Indian Style Rifle Sheaths

Indian Style Rifle Sheaths

Native Americans are masters at making useful leather clothing and covers, and have refined their abilities over thousands of years.

Indian style rifle sheaths – Mountain men and trappers were the first whites to wander the wild places of the west, and they soon learned the value of fine leather work from the Indians.

The Mountain Men, Trappers and Scouts either traded, learned how, or took a native wife or “squaw” who made them beautiful leather and fur clothes and covers.

Each Indian tribe has its own unique bead work designs they used to decorate their hide and leather. Experts can tell which tribe and at what period in their history the bead work is from. The Searchers is set in North Texas circa 1868; which leads us to believe that the Indian Style Rifle Sheath that Ethan Edwards carries is Comanche.


All our Cowboy leather has been researched and designed; tried and tested in Old West Shows and at Cowboy Action Shoots.  We try to stay as true to the old west makers as we can, and have incorporated what we found works over years of wear and use.

Classic Rifle Sheath

Classic Rifle Sheath

We promise to make no two custom pieces exactly the same – and our originality and individuality bring clients back time and again to our order catalog.

We have 5 different qualities of fine Indian Rifle Sheaths. All are well made and will give you good service.

Basic :: Good :: Classic :: Better :: Best

We will contact you within one business day of your purchase(s) being made – to confirm the details and make, model, and barrel length of your firearm. Or enter the info in the comments box during checkout.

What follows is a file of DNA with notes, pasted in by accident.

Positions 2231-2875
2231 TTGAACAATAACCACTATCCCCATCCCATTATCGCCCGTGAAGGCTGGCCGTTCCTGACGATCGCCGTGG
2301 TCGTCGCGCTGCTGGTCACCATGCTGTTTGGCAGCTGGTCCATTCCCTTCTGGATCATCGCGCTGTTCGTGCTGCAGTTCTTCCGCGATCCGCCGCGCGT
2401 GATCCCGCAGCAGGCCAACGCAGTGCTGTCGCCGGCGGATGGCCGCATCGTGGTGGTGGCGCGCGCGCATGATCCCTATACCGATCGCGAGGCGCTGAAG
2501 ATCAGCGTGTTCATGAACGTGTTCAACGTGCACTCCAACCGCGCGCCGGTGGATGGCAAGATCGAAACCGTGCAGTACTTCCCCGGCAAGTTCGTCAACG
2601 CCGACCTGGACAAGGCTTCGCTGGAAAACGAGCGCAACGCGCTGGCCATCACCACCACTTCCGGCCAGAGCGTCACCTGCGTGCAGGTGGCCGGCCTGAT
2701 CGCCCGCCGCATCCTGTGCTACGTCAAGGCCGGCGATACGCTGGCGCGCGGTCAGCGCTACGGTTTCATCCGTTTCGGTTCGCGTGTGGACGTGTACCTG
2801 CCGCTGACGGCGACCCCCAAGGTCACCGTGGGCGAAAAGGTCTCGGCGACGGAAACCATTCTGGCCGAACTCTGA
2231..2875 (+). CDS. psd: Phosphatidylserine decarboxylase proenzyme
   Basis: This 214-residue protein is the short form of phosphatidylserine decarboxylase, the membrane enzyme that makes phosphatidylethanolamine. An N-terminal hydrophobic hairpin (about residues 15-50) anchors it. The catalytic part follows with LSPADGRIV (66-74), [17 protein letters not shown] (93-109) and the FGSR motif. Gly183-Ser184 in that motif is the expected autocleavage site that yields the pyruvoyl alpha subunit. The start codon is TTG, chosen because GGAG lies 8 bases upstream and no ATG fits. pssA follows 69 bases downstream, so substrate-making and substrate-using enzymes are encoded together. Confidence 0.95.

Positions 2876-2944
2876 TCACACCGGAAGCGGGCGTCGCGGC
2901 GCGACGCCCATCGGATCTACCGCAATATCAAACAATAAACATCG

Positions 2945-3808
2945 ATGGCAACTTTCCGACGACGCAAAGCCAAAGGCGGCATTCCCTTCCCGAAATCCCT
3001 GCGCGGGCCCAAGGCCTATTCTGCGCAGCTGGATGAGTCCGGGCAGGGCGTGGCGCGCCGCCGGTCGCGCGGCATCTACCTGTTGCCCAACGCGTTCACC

Buckskin Fact

Buckskin clothing and covers virtually always had a fringe attached. Why is that? Most folks think it was for show – but like most things cowboys used – the fringe on a buckskin jacket, shirt, knife, or rifle sheath had a function – it channeled water off the garment – keeping it dryer – and after it was wet, allowing it to dry faster. Just another adaption copied from the Native American Indians.

Basic Leather and Buckskin Care

When wet – allow the leather to dry naturally at room temperature. If stained use a mild mix of dish soap and water and clean carefully with a clean cloth. Commercial cleansers and chemicals should NOT be used, or they may cause discoloring. In the first year the natural oils in the hide should keep it fairly weather repellent. After we recommend using a spray protector like Tandy, or Mink Oil, which is an excellent protector for leather (NOT buckskin: it will cause matting if used) mink oil will condition the leather and waterproof it to a certain extent. Disclaimer! Supplied as information only – your own common sense should always be followed.

Made to order. Made to last. Made in America by the cowboys and Indians at The Last Best West


Our take on the classic rifle sheath from the great western movie, The Searchers